The Economy, Fiscal Administration and Coinage of Byzantium
This volume, which includes three previously unpublished studies, is concerned with the economic history of the Late Roman and Byzantine empires between the 4th and 12th centuries. Its aim is to help bridge the gap that still exists between historians and numismatists, and to evolve a consistent and plausible monetary history of the period. The first group of articles examines the nature and functioning of the late antique and Byzantine economy, and looks in particular at the 12th century, arguing that this was not a time of decline, but of expansion, and that the coinage formed a coherent and reasonably stable system, not one in chaos due to indiscriminate debasement. The next articles focus on the relationship between coin production and fiscal administration. They set out the proposition that, for much of the period in question, coin was not produced and distributed to perform any commercial or broader economic function, but to serve fiscal needs - its primary purpose was to provide a medium in which the state, or emperor, could collect taxes and disburse public expenditure.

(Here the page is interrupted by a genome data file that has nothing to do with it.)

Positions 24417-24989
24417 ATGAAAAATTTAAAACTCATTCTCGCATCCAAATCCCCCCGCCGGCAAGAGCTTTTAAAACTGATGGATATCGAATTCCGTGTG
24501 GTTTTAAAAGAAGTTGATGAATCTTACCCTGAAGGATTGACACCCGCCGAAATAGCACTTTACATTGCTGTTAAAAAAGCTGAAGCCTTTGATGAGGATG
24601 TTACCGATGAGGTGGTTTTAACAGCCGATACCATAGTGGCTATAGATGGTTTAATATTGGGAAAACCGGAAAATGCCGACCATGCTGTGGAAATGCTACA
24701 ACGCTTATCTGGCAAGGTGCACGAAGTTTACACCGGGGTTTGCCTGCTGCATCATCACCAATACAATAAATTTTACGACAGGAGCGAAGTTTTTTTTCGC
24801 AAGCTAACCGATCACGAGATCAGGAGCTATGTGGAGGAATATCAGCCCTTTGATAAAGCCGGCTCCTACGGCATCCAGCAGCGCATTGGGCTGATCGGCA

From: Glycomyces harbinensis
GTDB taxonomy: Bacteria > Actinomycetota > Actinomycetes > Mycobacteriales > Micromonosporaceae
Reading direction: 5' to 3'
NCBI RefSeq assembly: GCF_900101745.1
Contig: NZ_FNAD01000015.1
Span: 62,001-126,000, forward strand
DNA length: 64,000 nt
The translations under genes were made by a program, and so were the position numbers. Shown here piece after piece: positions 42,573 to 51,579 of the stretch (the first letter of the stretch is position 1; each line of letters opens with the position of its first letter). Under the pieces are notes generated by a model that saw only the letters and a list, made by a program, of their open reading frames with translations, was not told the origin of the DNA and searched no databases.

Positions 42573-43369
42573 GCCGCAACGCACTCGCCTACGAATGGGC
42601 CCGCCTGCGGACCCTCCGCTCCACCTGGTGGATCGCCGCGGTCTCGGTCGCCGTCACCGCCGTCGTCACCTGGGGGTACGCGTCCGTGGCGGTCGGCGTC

What people are saying - Write a review
We haven't found any reviews in the usual places.
Transactions of The Royal Historical
B FISCAL ADMINISTRATION
Mint and Fiscal Administration
7 other sections not shown
according administration Alexius already Anatolia apparently areas attempt Balkans basic basis become Byzantine Byzantium central century certainly clear clearly coin coinage collection considerable consistent Constantinople continued copper course Dacia earlier early economic effectively eleventh emperor Empire entirely evidence example existence extent fact figures fiscal former further gold Grierson half hand Hendy History imperial increase involved issues Italy John Jones kind known land late later least less light major material mentioned metal military mint mints moneta monetary nature nevertheless Notes operation original particular pattern perhaps period political position possessed possible probably production reason recent regard regional reign relatively remained represented result Roman seems silver situation solidi sources standard structure Studies suggested taken taxation tended term Thessalonica trade twelfth century urban weight West western whole